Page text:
Friday, February 12, 2010

Query One - Just One - Manuscript at a Time

Today I'm including a link to a children's agent blog, which impressed me with an interesting post on querying. A kids'  book agent? Well, agents are agents, whatever their field, and this post covers an area not often addressed - the urge to query more than one project at a time.

One or two of you are tut-tutting, saying, "There's that Fran being silly again, assuming we have more than one MS to query." But some of you do. You comment about it. And as we query agents with one story, we long to mention that other one, and perhaps an even earlier one - just a hint of them, that's all; just a snippet...a little whisper of a suggestion that we have a couple of other books looking for an agent; let them see that we're prolific, that we're industrious; and this, in turn, should warrant serious consideration.

Sometimes we sneak it in at the end of the letter. "This is my third novel. My first and second (third, fourth and fifth) are currently being revised (unrecognizably reconstructed, mercilessly mutilated, savagely vandalized, irrevocably ruined)," we say, hoping against hope that the agent will swoon in anticipation of yet more of our great works and email back, "Send these immediately!" Most times we don't say anything, but feel a litte inadequate talking about only one novel, as if we've been a bit lazy, when we've spent years working on those others, too, our earlier babies.

So this children's literature blog, KidLit, has a very useful take on the problem.  And if finding an agent for your only novel is your torment, thank your lucky stars. You are still delightfully uncynical about the whole business and probably life in general.  (It won't last, you know.)

I see Anne Mini is focusing on the correct formatting of  the manuscript again at her blog.  It's hard to believe it's still necessary to remind people of the preferred style, but there you are, all giddy excitement over your clever words and no thought for the agent's feelings, as she, it's hoped, reads it.  This is the one time when you don't want to appear eccentric, inexperienced, or just plain silly. You can do that later during the television interviews.

Of course, her Author! Author! link is permanently in my side bar, but to save you mousing over and looking for it, check Anne Mini's blog here. If you've forgotten how good her posts are, read a couple of others while you're there. This woman really knows what she's talking about, and the site is well indexed and ready for just about anything a writer could need.

Okay, so all of this chit-chat could be perceived as a cover-up for the fact of my NOT working on my current book. It's been ten weeks. I've done a few pages here and there, but no real, out-of-control, steam-heat-generating, can't-concentrate-on-TV, writing. But, I told you, I've had so much on my mind. I am entering a life-altering period again, a stage in my history which will be writ large for a long time to come. Such huge intercontinental house moves are up there with death and divorce when it comes to traumatic experiences, although you usually have little control over the last two.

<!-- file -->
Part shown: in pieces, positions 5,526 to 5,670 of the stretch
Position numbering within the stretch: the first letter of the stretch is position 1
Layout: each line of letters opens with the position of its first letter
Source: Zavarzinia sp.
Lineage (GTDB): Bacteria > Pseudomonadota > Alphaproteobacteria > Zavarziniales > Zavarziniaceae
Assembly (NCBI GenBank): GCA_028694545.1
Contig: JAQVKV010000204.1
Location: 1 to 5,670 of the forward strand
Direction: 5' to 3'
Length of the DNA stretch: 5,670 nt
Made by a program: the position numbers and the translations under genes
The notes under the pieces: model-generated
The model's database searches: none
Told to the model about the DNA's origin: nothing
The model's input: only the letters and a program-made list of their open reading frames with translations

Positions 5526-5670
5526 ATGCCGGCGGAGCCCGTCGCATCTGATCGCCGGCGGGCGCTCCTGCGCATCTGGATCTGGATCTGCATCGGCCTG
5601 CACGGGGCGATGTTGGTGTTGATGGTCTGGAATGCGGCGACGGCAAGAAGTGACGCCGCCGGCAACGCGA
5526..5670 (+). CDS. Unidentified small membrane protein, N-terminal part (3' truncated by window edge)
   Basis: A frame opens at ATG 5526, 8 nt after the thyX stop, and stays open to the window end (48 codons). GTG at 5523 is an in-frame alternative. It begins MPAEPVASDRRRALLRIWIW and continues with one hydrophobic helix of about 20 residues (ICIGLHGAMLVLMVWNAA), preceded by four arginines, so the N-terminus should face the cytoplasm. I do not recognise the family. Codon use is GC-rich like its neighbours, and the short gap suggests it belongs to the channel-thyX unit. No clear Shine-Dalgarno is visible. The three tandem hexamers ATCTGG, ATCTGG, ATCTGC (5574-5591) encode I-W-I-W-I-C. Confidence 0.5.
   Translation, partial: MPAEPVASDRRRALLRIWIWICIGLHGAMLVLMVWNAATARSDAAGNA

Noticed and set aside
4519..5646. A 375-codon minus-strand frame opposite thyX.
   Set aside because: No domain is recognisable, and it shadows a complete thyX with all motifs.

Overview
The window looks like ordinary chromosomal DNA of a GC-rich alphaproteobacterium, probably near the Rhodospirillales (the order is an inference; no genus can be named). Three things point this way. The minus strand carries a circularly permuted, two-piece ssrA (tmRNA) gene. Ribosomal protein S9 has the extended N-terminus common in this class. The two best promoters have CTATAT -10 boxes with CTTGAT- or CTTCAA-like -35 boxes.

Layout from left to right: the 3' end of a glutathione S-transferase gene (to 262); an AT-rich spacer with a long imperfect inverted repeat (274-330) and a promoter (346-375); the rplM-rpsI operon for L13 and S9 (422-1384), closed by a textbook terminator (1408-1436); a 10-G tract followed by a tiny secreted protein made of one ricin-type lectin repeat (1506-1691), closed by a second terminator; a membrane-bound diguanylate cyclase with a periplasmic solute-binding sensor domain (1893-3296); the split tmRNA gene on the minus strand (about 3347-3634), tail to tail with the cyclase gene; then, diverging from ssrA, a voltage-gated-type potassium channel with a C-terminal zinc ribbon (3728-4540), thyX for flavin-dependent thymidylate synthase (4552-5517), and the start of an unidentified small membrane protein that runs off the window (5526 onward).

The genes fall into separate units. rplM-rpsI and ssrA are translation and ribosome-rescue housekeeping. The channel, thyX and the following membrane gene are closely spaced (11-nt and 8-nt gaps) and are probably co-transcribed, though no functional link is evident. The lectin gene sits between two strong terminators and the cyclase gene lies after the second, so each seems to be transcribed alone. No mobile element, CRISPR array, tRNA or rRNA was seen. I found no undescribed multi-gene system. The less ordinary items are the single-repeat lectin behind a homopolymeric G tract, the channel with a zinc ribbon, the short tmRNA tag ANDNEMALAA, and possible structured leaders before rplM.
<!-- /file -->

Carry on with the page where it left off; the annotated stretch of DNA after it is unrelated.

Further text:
And so Summer Must End can wait another couple of weeks while I deal with all the stresses that I've chosen for myself. The associated drama and frayed nerves (the cats will cost HOW MUCH to transport?) should help with the writing, at least, when I am ready.  We writers will do almost anything to put the excitement back into our writing.

Last, because it's almost Valentine's Day, I've slipped in the link to Patricia Volonakis Davis's blog, which is entitled "Got Love?" Hope you enjoy it.

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Quotes to Consider

"If you would not be forgotten, as soon as you are dead and rotten, Either write things worth reading, or do things worth writing." ~Benjamin Franklin

"Well behaved women rarely make history."~Laurel Thatcher Ulrich

“A ship in harbor is safe, but that is not what ships are built for.”~William G.T. Shedd (1820-1894), theologian, teacher, pastor

"It is common sense to take a method and try it. If it fails, admit it frankly and try another. But above all, try something." ~Franklin D Roosevelt (1882-1945), 32nd U.S. president

“Adopt the pace of nature: her secret is patience.”
~Ralph Waldo Emerson (1803-1882), essayist, poet, philosopher

"Twenty years from now you will be more disappointed by the things that you didn't do than by the ones you did do. So throw off the bowlines. Sail away from the safe harbor. Catch the trade winds in your sails. Explore. Dream. Discover." ~Mark Twain

"You miss 100% of the shots you don't take."
~ Wayne Gretzky